- Jane Louise Kelly, 51, was born in Greencastle, Indiana. She graduated from Harvard Law School in 1991 and went on to devote the bulk of her career to working as a public defender. Kelly won confirmation from the Senate for her seat on the 8th U.S. Circuit Court of Appeals by a vote of 96-0. Again, she is a candidate to whom Republicans would have a difficult time saying no—she has been a tireless defender of the rights of criminal defendants and has had an impressive career both as an attorney and as a judge.
- Last, but certainly not least, it is widely rumored that President Obama may select acting Attorney General Loretta Lynch. Lynch, 56, was born in Greensboro, North Carolina and earned her J.D. at Harvard Law School. She is the first black woman to serve as United States Attorney General and would be the first black woman to serve on the United States Supreme Court.
Tom Goldstein of SCOTUSblog believes Attorney General Lynch “is a very serious possibility.” Goldstein points out that, among other things, Lynch recently underwent a thorough vetting process for her position as AG, and was a career prosecutor; it would certainly be difficult for Republicans to claim she is too far to the left.
No matter whom President Obama nominates, the fight over whether to hold confirmation hearings will be less about the individual's qualifications than about preventing anyone from filling the seat.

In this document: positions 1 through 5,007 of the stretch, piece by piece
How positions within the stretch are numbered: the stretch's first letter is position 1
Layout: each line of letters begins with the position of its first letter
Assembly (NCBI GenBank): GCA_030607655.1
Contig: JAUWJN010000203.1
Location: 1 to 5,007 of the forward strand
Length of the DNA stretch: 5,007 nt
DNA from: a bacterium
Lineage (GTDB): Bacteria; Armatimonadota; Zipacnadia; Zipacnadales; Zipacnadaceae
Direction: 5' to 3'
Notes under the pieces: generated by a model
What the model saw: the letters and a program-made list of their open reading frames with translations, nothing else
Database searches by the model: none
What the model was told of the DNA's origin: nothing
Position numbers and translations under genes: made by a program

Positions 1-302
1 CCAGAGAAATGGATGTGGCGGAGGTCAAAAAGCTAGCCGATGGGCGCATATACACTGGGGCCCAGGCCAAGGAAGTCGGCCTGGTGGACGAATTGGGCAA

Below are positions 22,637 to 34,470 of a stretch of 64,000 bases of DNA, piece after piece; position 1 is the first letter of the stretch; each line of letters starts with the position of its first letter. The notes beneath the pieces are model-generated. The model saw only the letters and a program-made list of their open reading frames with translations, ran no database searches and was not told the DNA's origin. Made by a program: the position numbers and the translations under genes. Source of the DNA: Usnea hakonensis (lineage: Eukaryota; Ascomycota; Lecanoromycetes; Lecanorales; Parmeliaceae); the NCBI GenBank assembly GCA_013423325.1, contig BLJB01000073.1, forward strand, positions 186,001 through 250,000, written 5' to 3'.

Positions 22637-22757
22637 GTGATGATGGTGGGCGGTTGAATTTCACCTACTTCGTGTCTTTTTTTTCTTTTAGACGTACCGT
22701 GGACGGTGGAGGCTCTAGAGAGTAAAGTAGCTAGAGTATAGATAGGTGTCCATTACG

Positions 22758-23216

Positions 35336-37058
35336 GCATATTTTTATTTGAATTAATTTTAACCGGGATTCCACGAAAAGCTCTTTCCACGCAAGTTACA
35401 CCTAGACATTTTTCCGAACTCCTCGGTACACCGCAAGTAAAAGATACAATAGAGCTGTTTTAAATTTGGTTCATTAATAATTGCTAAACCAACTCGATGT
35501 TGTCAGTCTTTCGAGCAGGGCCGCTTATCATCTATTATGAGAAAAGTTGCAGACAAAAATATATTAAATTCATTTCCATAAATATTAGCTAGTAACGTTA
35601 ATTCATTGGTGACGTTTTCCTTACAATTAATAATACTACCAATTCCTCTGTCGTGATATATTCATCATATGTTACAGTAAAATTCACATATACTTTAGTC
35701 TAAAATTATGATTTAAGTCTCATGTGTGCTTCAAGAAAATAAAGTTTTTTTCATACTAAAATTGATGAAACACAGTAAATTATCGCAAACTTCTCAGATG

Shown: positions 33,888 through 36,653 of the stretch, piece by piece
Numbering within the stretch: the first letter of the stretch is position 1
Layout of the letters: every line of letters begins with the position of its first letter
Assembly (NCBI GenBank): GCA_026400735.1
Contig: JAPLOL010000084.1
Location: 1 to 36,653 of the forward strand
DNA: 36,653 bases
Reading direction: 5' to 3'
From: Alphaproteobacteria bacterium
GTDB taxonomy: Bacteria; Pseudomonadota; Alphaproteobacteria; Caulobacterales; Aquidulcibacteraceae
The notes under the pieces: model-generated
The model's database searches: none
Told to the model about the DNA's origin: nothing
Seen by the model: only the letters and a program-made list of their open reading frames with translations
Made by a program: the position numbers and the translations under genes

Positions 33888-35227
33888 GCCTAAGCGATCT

Quite a gamble
In a high-stakes election where GOP leaders are extremely uncomfortable with their front-runner, Republicans are betting an awful lot on winning the White House in the fall. If they
lose, Democrats may retake the Senate as well, which would mean that either Hillary Clinton or Bernie Sanders would pick the next Supreme Court justice.
President Obama, a former Constitutional Law professor, is very clear about his judicial philosophy: he doesn’t believe in judicial activism. He said as much in his book, The Audacity of Hope. A former community organizer, Obama has never believed it is the role of the Court to solve all progressive dilemmas; he believes in changing minds before changing laws. Like Justice Ruth Bader Ginsburg, Obama believes that when the Court acts before the country is ready (decisions like Roe v. Wade, which legalized abortion, and Brown v. Board of Education, which integrated public schools in the South), it can cause more harm than good.
On Tuesday, the President reaffirmed those beliefs in a post on SCOTUSblog, pledging,
First and foremost, the person I appoint will be eminently qualified. He or she will have an independent mind, rigorous intellect, impeccable credentials, and a record of excellence and integrity. I’m looking for a mastery of the law, with an ability to hone in on the key issues before the Court, and provide clear answers to complex legal questions.
Second, the person I appoint will be someone who recognizes the limits of the judiciary’s role; who understands that a judge’s job is to interpret the law, not make the law. I seek judges who approach decisions without any particular ideology or agenda, but rather a commitment to impartial justice, a respect for precedent, and a determination to faithfully apply the law to the facts at hand.
Whether or not his potential successors share that philosophy remains unclear.
By preventing President Obama from appointing someone to the Court who shares his philosophy of judicial restraint, Republicans risk the appointment of a real liberal activist— someone who might be less willing to let progressive ideals percolate before serving them to the public. It’s a risk that will pay off only if the GOP wins the White House, and that’s a pretty long game to play.